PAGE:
The British government, which claims to be clamping down on public spending, has opened negotiations with the corporations involved in government funded "public private partnerships" (P3s, or PFIs as the British call them). The Independent reports:
'One hospital was reported to have been charged £333 by a PFI firm to change a light bulb, while a school was charged £300 for an electricity socket...The industry could become the next target for public anger after the banks. Uncertainty around the future of the contracts could also impact on the companies' share price. Ministers think this is behind the willingness to do a deal…. (A) Treasury source said: "PFI is not immune from other savings in the public sector during the current economic downturn and we are looking to make savings.”'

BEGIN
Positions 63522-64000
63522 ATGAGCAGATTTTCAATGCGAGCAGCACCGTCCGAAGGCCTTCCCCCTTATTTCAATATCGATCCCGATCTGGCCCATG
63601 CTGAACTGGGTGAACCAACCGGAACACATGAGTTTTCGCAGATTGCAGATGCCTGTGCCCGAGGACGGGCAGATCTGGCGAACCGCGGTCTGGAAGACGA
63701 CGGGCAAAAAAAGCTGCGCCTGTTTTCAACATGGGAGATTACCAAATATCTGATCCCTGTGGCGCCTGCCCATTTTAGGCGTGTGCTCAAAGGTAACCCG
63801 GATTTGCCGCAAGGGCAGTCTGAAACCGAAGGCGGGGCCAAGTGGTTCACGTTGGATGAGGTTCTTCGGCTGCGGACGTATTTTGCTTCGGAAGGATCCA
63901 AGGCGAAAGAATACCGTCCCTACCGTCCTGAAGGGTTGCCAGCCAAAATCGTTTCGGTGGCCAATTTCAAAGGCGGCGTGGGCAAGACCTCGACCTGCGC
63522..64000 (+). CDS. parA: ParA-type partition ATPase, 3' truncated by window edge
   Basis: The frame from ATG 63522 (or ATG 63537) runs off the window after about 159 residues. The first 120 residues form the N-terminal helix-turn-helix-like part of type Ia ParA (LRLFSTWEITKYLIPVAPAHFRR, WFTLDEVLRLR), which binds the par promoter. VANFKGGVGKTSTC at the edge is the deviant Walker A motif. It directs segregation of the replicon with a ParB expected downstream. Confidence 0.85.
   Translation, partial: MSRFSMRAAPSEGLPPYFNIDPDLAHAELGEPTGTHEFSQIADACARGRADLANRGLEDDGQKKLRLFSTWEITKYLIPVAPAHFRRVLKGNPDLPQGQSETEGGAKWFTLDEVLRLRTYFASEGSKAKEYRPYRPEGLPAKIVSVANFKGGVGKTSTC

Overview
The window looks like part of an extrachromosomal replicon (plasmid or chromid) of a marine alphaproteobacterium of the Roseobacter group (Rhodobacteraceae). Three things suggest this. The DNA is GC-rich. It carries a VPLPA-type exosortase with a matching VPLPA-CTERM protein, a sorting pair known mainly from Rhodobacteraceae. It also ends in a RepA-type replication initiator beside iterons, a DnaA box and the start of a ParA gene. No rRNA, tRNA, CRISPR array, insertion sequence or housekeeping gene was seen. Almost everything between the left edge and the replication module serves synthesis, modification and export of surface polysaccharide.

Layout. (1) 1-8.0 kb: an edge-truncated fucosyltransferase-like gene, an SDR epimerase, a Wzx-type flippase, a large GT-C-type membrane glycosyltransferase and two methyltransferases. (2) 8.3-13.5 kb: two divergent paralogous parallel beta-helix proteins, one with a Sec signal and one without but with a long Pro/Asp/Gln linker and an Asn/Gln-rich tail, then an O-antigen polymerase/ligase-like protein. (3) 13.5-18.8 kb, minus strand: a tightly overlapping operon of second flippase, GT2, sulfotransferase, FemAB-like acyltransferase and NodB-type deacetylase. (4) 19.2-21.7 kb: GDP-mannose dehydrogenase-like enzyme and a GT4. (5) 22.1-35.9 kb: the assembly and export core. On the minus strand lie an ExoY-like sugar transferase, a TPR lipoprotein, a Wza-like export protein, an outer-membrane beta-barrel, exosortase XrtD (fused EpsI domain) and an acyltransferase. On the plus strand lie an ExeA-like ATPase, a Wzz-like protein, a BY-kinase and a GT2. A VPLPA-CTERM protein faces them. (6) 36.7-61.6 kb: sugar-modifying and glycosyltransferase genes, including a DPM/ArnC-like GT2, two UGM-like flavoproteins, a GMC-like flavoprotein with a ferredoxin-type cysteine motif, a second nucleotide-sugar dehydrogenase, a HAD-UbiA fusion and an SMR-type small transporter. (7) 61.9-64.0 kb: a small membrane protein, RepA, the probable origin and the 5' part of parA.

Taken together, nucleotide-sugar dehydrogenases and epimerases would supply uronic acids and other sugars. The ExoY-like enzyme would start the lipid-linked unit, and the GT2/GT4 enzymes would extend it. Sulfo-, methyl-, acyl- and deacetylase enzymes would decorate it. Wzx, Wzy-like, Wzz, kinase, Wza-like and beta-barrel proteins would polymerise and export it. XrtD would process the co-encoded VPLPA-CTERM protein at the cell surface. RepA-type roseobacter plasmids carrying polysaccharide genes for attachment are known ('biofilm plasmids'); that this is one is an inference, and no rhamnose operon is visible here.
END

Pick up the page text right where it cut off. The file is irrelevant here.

But it's hard to believe the British "Con-Dem" government will achieve anything much here (other than a media release announcing savings).
And indeed, publicly, the P3 industry isn't giving much ground, warning that a squeeze on P3 profits might jeopardise the chances of investment in future public-sector projects. Elizabeth Fells, head of public services reform at the Confederation of British Industry, said: "The Government needs to maintain private-sector confidence in the market, otherwise it could jeopardise future investment in infrastructure projects."